Brian O'Driscoll on the England press conference remark he quickly regretted
"It went down so badly!"
Brian O'Driscoll was Ireland captain for 83 of the 133 Test caps he won with his country. By the time he retired, in 2014, he was a dab hand at press conferences and dealing with the media.
That was not always the case.
Back in 2003, after getting a taste for the role in a 2002 home win over Australia, O'Driscoll took over from Keith Wood as Ireland captain. In one of his earlier press conferences, he managed to bring up a play of a Roy Keane comment that riled up England coach Clive Woodward and legendary No.8 Lawrence Dallaglio.
Brian O'Driscoll channelled his inner Roy Keane
In his first game as permanent Ireland captain, Brian O'Driscoll and his teammates fell to an electric French side, in Paris. They rebounded well to defeat Wales 36-15, with the captain scoring two tries.
Up next was a world champion England team that had defeated Italy and Scotland in their opening two games of the Six Nations. The home side were heavily backed for the Six Nations encounter, but Ireland and their captain fancied their chances.
Seeking to add brevity into pre-match proceedings, O'Driscoll told us he gave his spin on a Roy Keane quote that rubbed up several of the English camp the wrong way. He said:
"Very early on, in 2004, England had just won the World Cup and I was made captain on a full-time basis, after Keith Wood retiring. It was England's first game back at Twickenham after winning the World Cup.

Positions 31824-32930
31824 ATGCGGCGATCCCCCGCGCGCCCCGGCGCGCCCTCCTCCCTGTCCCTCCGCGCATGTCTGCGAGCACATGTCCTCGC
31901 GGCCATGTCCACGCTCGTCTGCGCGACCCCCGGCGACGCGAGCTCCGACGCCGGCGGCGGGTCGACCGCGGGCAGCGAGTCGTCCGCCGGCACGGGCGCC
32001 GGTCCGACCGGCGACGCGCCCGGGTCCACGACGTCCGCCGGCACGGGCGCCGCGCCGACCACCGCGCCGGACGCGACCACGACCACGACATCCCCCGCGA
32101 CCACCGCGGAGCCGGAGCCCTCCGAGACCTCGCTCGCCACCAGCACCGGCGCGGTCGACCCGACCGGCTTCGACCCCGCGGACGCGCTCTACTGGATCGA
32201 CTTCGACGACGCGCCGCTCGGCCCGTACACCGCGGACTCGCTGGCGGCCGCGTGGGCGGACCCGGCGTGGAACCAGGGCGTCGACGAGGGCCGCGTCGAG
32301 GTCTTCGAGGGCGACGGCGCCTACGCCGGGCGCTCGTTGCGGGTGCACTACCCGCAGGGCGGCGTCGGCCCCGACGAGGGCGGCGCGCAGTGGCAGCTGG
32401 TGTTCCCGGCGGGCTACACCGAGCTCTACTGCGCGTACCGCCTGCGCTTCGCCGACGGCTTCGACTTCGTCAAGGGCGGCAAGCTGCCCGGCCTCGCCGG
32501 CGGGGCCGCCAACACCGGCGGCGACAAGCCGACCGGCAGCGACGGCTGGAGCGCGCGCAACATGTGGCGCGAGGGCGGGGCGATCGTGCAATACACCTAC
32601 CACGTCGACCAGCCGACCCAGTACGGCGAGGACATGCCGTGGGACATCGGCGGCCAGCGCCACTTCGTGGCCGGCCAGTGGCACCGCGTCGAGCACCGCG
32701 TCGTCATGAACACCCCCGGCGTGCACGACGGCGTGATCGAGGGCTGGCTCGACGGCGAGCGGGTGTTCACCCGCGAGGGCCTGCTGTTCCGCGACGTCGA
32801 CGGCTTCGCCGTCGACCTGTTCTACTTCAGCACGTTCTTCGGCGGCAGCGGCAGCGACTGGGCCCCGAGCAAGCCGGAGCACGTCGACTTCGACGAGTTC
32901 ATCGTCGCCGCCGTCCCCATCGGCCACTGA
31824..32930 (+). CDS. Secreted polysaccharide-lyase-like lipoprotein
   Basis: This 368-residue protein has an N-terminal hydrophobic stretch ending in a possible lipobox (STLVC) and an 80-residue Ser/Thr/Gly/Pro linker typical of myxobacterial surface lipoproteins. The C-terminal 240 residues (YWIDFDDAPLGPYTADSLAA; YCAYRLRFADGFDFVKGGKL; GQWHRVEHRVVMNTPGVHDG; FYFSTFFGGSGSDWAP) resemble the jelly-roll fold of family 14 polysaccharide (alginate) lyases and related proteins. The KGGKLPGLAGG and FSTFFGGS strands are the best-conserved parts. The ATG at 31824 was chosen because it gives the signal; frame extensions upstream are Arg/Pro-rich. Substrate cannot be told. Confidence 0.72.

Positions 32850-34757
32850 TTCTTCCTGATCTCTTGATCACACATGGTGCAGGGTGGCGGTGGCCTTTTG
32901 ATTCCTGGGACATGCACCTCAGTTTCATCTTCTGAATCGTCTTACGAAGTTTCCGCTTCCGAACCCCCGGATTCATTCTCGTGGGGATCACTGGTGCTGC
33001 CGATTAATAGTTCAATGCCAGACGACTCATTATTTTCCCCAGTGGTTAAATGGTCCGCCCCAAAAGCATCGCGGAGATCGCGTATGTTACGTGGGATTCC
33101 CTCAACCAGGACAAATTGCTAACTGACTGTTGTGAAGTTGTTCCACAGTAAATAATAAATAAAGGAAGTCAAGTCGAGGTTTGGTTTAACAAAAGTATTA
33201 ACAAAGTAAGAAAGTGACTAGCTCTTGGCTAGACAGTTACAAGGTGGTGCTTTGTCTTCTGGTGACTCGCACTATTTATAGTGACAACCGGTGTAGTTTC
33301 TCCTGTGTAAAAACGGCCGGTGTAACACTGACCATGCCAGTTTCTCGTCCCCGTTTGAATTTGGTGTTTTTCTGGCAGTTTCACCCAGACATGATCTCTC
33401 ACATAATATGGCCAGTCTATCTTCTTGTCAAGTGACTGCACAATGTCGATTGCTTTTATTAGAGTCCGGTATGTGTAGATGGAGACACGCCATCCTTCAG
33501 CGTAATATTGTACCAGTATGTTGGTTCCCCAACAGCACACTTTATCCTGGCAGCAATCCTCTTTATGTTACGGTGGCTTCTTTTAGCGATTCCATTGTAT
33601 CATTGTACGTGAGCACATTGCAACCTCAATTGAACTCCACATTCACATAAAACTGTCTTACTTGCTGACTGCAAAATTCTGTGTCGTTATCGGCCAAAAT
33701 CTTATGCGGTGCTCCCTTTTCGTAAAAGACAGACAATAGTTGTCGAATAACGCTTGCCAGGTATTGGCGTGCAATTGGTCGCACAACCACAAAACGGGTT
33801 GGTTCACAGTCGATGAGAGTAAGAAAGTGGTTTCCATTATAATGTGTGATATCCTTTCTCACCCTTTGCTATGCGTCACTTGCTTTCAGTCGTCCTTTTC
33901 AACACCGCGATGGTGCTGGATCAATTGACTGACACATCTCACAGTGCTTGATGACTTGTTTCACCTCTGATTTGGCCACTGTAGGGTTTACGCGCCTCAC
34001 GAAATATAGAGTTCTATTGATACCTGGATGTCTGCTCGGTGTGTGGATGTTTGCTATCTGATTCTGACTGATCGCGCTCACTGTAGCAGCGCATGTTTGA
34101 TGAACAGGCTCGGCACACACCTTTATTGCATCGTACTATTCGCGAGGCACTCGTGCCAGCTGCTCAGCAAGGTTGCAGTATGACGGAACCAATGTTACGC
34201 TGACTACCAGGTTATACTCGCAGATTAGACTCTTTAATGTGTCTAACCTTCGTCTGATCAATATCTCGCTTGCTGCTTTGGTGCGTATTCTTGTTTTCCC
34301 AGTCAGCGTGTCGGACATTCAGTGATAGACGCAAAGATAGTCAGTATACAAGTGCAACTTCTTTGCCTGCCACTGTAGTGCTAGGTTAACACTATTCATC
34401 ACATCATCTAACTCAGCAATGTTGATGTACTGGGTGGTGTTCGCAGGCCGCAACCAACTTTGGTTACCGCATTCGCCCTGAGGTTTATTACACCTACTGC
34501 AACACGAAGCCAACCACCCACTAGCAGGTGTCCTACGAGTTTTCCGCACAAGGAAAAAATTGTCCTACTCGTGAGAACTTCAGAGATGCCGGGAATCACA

"I was trying to have a bit of a laugh in the press conference, during the week. There was something that Roy Keane had said about the prawn sandwich brigade (at Old Trafford). We were being asked about the fans, and silencing the crowd. And I said, 'Ah yeah, hopefully we'll give the prawn sandwich brigade something to choke on'.
"I was laughing in my own head, thinking it was a great gag. Oh gosh, it went down so badly!"
Lawrence Dallaglio got his own back on Brian O'Driscoll
Needless to say, Test captains do not often dole out such brash lines, even if it was meant in jest.
Printed in black and white, it read very bullish from the young Ireland captain [Brian O'Driscoll was 25 at the time]. O'Driscoll recalled:
"Clive Woodward had a big bite back, the next day, and said something like, 'People should learn to keep their mouth shut'.
"And then Lawrence had a few choice words, in the first five minutes of the game, at the bottom of a ruck, as well. When I say words, it was more actions than words!
At the very least, O'Driscoll and his teammates backed up those pre-match words by defeating England 19-13 at Twickenham, with Girvan Dempsey's second half try a crucial score.
"So," O'Driscoll mused, "I remember thinking, 'Yeah, don't try the wisecracks and maybe the straight bat is the better option, from now on.'"
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